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Recognizing and understanding post
spawn staging patters is an important element to a successful
Spring/Summer fishing trip. During
post spawn anglers need to realize they are actually targeting two
groups of bass that are in very different staging patterns.
Just like everything else, bass are hardwired to perform
certain jobs or functions before, during, and after the spawn.
Knowing what these “jobs” are and identifying them allows
anglers to predict where the bass will be during this period.
Besides the obvious, male bass play
a key role during the spawning process. The male creates the spawning
bed, courts the female, and will stay with the eggs until they hatch.
As the fry hatch out, and for a few weeks following, the male
stays close to protect the young from predators.
Spotting the fry is fairly easy.
The fry will typically form large pods and resemble tiny
tadpoles swimming in the water. Fry
also tend to stay very close to their hatching area.
As the fry continue to grow they will start migrating toward
the main lake. At this
point the male bass will start to migrate toward deeper water as well
and “stage-up” along the way.
Taking the above information into
consideration, it’s understandable why male bass are predictably in
shallow water post spawn. They
are simply protecting their young.
This is good news to the bass angler because it makes them
extremely aggressive by nature and easy to catch.
On the flip side female bass are
programmed differently. They lay their eggs, hang around the bed for a
couple of days, and then they’ll start to migrate toward deeper
water. For example, if an angler finds a spawning area in the back of
a cove, and depending on how long ago the spawn took place, usually
the female will stage-up in certain areas on her way out.
In this situation anglers need to target secondary points
and/or docks that are positioned toward the main lake. These types of
habitat serve as a place for female bass to rest-up after the spawn.
They’ll feed heavily to build energy before moving out into
deeper water in search of their summer homes and patterns.
The males will eventually move into
deeper water as well, just not as quickly as the females. Due to their
role as protector to the newly hatched, the males are about two weeks
behind the females. Their
migration pattern to the main lake is, of course, similar to the
females. Anglers need to target secondary points, lay downs, docks and
other structure that the males will use as they rest-up and feed on
their way out to their summer homes.
Even though it’s the same time of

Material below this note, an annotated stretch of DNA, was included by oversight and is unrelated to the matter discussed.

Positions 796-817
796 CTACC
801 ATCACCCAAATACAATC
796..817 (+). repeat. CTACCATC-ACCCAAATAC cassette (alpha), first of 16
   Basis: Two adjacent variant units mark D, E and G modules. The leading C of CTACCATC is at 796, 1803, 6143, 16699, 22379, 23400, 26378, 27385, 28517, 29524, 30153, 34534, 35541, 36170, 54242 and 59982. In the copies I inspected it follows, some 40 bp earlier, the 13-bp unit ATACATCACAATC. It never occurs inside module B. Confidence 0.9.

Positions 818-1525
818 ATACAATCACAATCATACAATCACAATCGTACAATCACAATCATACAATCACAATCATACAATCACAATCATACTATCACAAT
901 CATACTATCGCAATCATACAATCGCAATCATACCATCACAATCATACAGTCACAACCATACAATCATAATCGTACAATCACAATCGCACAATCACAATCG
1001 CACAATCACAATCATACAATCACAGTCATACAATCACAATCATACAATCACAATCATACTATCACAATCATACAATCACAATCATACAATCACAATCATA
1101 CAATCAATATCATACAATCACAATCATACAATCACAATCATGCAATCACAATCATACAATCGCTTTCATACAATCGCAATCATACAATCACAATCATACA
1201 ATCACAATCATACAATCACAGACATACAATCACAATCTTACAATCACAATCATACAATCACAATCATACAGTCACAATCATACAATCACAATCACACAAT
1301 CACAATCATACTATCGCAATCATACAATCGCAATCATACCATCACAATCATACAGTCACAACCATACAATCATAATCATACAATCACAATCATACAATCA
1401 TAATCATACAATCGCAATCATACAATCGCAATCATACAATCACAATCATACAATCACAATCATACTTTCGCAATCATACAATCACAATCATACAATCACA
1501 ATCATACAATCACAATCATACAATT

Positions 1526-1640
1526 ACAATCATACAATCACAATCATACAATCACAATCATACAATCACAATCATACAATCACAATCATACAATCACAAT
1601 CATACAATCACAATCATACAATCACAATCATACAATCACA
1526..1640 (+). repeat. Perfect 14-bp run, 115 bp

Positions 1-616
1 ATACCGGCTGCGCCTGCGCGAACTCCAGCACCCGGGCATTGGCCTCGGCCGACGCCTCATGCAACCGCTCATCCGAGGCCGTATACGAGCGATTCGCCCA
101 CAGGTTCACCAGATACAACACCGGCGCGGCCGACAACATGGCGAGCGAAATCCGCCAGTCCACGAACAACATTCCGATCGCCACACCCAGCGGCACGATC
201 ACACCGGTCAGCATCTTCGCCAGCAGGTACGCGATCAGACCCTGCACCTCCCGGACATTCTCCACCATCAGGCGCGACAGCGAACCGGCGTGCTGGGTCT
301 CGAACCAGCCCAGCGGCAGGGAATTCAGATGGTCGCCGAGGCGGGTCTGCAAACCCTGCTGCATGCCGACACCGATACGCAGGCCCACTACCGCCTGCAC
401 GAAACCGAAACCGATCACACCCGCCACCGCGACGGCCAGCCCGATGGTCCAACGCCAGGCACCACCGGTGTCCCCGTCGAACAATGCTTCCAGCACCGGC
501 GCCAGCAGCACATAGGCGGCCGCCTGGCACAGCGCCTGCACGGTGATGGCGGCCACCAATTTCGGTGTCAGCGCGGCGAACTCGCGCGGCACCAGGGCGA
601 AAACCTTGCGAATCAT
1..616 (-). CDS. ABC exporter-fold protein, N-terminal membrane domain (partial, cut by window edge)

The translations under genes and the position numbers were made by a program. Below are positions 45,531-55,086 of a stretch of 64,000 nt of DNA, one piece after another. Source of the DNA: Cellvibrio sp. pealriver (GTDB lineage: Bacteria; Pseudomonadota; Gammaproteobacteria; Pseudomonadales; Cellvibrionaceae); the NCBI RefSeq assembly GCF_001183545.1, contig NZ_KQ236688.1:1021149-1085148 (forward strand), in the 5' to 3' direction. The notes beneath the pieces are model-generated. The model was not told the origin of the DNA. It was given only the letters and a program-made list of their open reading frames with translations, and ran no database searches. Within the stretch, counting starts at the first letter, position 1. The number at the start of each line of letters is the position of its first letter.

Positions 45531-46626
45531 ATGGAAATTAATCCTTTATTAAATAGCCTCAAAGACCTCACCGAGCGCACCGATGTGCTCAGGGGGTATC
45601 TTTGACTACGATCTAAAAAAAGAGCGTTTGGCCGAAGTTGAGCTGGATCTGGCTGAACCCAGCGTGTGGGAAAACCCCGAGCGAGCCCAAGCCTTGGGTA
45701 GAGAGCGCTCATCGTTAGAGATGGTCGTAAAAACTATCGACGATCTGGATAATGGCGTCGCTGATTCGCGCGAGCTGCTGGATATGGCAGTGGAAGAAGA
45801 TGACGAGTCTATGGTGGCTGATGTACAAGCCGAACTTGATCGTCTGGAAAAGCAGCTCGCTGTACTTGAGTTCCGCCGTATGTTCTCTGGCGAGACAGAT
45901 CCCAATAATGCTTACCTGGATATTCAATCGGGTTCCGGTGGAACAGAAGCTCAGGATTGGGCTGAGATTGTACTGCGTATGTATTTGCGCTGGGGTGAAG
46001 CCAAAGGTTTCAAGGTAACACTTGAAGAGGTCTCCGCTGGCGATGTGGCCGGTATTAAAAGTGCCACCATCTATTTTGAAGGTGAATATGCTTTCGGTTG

year, different methods are needed to catch bass in their different
staging patterns. Anglers
wanting to target post spawn males in the back of coves should try
using a variety of baits in colors that closely resemble a predator
fish. I’ve found using
baits that resemble a bluegill work great. Bluegills are major fry
predators and male bass are instinctually aggressive toward these
fish. As a rule of thumb I like to use a Wave Worms Tiki-Stick or a
Mr. Blitz spinnerbait in shades of green and brown.
I normally use these lures on a Kistler 7ft Heavy Helium rod
with 15lb Maxima Fluorocarbon line.
targeting staging females anglers need to use baits that stay high in
the water column and move fairly slowly. I suggest the same Wave Worms
Tiki-Stick fished weightless, color of the bait will depend on water
clarity. I also prefer a
3/8oz green, or black and blue, Mr. Blitz Grass jig trailed with a
Wave Worm Tiki-CrawDude in matching colors.
I prefer to cast the jig rather than pitch it. I use a Kistler
7ft 6in. Helium Extra Heavy rod with 15lb Maxima Ultragreen line.
Remember, target the structure because females usually hang
suspend around these areas.
early morning or late evening I’ve also had success with large top
water baits such as a Spook or a Pop-R.
Understanding bass instincts and
how they behave and pattern post spawn is crucial to knowing how and
where to catch them. Always
remember that the males will stay in the bedding areas until the eggs
hatch…and beyond. The
females will almost immediately move off the beds and stage-up on
their way toward deeper water. When
the fry are big enough to survive on their own, the males will follow
the same pattern and route toward the main lake as the females did a
few weeks earlier.
After a little practice anglers will be able to identify what
stage the bass are in and then dial-in on where the fish are patterned
and select the appropriate baits and retrieval methods. Good luck!
A special “Thanks” to all of my
sponsors: Jasper Engines and Transmissions, Yamaha Motors, Ranger
Boats, Lowrance Electronics, Svanda GM Motor Group, Wave Ind., Maxima
Line, Kistler Rods, Minn Kota, Plano, Mr. Blitz and Nameoki Village
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